Mental Health is getting a lot more attention by our society than before.
In previous generations, if someone was having a hard time with something, they were encouraged to ignore it or think about something else. If you’ve ever struggled with mental health, then you know that it is not as simple as that. But we see a change in the way that people are responding to not only their own but others mental health needs. One of the most significant shifts came when Mental Health Parity Acts were passed. This is a law that states that health care plans cannot limit the care provided for mental health over physical health care.
In the state of California, we have the California Mental Health Parity Act which states that “Health care service plans or insurance plans must cover care for persons with “severe mental illnesses” as they do for other people with other health conditions or illnesses.” (source)
But this act does also enumerate a few key issues that are important to know. First that this act only applies to health care services that are state regulated. They also define what illnesses are considered severe and fall under this law. This list usually includes Major depression, Panic disorder, Obsessive-compulsive disorder, Obsessive-compulsive disorder, Bipolar (manic-depressive) disorder; Obsessive-compulsive disorder; Anorexia, Bulimia, Schizophrenia, Schizoaffective disorder, Autism or Pervasive Developmental Disorder, and Children’s severe emotional disturbances. Under this law, you have the right to get diagnosed, change your doctor, get your medical records, the right to keep those records private and to get a second opinion.
When it comes to mental health, it is essential to reach out for help.
Precisely what is offered in your health insurance for mental health changes between different the plans. If you have questions about what is covered by your health insurance, please feel free to reach out to your provider or us. We want to ensure that you get all of your physical and mental health insurance questions answered.
It’s Fall Y’all! Well, it almost is. We are on the cusp of being done with our summer season. In just a few short weeks we will pass the date that marks the beginning of pumpkin spice everything, golden hued wreaths being sold in the store and of course the plethora of Halloween paraphernalia. But how does the season change affect the residents of Southern California? For awhile we may not see any significant changes to our weather systems for quite some time. But this is the time to have an eye out for the effects of seasonal affective disorder otherwise known as SAD.
SAD is a type of depression that has links to the changes of the seasons. During the fall and winter seasons, the sun is out for less time during our waking hours. This shift can upset our biological clocks which affect our sleep and the production of serotonin in our brains. SAD usually shows the symptoms of listlessness, hunger for more carbohydrates, less interest in normal activities and problems with your relationships.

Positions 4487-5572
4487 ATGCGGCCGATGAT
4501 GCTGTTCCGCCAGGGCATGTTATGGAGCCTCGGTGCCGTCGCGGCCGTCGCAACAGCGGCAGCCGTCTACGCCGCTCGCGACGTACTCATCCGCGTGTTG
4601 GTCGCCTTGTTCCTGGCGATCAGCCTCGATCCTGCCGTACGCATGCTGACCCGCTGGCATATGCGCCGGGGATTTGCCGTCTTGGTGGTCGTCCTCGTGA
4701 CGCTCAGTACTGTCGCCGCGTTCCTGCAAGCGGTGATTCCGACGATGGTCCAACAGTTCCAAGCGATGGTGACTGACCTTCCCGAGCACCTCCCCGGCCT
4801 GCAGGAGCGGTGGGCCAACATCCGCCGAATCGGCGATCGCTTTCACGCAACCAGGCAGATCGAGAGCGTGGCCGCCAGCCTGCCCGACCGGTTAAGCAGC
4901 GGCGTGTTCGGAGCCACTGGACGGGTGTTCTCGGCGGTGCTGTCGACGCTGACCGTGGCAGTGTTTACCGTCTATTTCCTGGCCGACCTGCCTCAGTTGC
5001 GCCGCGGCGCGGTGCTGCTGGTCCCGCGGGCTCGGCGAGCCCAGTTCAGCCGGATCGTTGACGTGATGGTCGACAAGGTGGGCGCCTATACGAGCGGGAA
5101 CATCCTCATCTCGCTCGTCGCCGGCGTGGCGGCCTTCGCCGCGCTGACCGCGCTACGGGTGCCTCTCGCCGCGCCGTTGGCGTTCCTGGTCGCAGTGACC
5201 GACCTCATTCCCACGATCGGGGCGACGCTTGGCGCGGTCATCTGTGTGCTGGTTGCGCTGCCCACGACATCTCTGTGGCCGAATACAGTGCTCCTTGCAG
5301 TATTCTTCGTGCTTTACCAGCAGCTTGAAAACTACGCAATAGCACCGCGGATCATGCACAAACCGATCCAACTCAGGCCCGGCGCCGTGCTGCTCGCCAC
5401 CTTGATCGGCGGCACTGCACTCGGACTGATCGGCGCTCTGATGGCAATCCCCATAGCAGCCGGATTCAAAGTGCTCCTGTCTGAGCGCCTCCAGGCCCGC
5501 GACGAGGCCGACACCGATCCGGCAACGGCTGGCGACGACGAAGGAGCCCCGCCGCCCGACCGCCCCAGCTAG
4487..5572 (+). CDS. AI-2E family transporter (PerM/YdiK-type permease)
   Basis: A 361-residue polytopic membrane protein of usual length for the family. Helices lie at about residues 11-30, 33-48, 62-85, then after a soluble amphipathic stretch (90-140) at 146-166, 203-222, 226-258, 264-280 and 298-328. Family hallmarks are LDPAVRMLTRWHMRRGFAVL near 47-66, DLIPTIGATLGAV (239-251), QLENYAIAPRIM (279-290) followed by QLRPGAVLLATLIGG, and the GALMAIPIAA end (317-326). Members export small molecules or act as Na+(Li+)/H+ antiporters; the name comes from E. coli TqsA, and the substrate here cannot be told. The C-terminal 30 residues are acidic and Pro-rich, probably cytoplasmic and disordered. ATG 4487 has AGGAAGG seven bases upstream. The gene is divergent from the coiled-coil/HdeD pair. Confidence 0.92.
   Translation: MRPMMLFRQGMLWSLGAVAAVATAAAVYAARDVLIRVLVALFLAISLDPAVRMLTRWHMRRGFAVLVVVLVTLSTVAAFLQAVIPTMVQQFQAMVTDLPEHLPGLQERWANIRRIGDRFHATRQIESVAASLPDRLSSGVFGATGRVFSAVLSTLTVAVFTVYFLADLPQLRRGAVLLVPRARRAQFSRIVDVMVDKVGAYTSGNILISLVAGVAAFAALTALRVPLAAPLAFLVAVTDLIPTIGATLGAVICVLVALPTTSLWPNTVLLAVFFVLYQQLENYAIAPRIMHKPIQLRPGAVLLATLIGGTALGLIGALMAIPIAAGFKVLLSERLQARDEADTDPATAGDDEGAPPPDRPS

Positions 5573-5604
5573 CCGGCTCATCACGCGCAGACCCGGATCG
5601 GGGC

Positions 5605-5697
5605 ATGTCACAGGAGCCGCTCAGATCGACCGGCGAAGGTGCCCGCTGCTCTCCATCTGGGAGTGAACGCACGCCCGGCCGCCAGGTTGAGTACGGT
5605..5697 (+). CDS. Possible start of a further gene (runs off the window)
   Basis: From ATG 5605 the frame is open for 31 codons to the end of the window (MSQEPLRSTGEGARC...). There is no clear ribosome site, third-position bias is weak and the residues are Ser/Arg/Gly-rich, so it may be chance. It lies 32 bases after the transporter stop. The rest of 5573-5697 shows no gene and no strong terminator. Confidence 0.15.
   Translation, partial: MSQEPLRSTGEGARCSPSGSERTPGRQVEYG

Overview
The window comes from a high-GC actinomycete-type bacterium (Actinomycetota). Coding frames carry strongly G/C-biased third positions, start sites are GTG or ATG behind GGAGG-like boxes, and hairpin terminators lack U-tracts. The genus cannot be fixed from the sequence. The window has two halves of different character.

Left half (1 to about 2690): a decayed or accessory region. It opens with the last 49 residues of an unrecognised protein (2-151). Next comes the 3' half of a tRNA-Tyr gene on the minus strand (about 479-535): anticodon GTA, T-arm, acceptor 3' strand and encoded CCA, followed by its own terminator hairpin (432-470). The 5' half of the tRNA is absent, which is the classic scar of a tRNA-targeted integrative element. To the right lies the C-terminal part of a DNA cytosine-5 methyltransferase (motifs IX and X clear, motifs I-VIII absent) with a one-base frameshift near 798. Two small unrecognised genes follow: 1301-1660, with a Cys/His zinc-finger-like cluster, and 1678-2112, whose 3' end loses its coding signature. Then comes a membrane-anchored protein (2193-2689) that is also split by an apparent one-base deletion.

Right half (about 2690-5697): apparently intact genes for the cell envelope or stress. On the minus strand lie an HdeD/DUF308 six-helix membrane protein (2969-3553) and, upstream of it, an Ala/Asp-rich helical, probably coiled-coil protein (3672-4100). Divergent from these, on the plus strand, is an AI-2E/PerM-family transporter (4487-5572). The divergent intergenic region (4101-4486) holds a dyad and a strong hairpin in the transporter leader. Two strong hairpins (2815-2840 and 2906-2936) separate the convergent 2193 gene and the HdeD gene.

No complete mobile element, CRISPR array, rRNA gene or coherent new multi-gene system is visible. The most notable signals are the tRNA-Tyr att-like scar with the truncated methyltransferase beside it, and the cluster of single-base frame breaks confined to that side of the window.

Now I know what you may be thinking, that in sunny Southern California there is no way that someone would suffer from SAD. We have the sunshine all year long. And where this is true, we do have more sun than many other states that does not mean that we can discount SAD. In fact, because people suffering from SAD are living in Southern California, they may be more likely not to seek treatment because they do not recognize what they are actually suffering from.
If you think that you are suffering or have suffered from SAD in the past, please talk to your doctor. There are a variety of treatments that can help alleviate the strain of this disorder and help you maintain a healthy emotional outlook.
The longer I live, the surer I am that life is about trying to find a balance. Of course, sometimes balance can be defined as the split second that a pendulum swinging from side to side hits the equilibrium and then passes it to keep swinging. But regardless, I do feel like it is a worthy aspiration. Today, we will be looking at the benefits of spending time in the sun. A lot of the messaging that we hear today will point out the evils of the sun and sun exposure leads to skin cancer. I am in no way am I trying to deny this fact. But I do think there is a balance in finding the benefits of being in the sun and also appropriately not over doing our sun time.
Sun exposure helps with mild depression. Most of us have heard of SAD (seasonal affective disorder). This type of depression comes from a sunlight deprivation. Some reasonable time in the sun helps release serotonin which helps you fight off the blues. Also being in the sun can help regulate your sleep. When you spend a proper amount of time in the sun, and then it sets, that will signal the brain to start to release melatonin which helps us sleep.
A new study by the University of Edinburgh is showing that time in the sun can lower blood pressure. Having lower blood pressure can help you live a longer life as well as reduce your risk of heart attacks and strokes. Sun exposure can also contribute to bone health and help improve brain function. Both of these health benefits come from the production of Vitamin D which is produced in the body through sun exposure.
Again, let us stress that we are not promoting a sun-fest binge that will leave you lobster red and very sore. But instead, in finding a balance between sun exposure and protection you might be helping yourself live a mentally, physically and emotionally healthier life.
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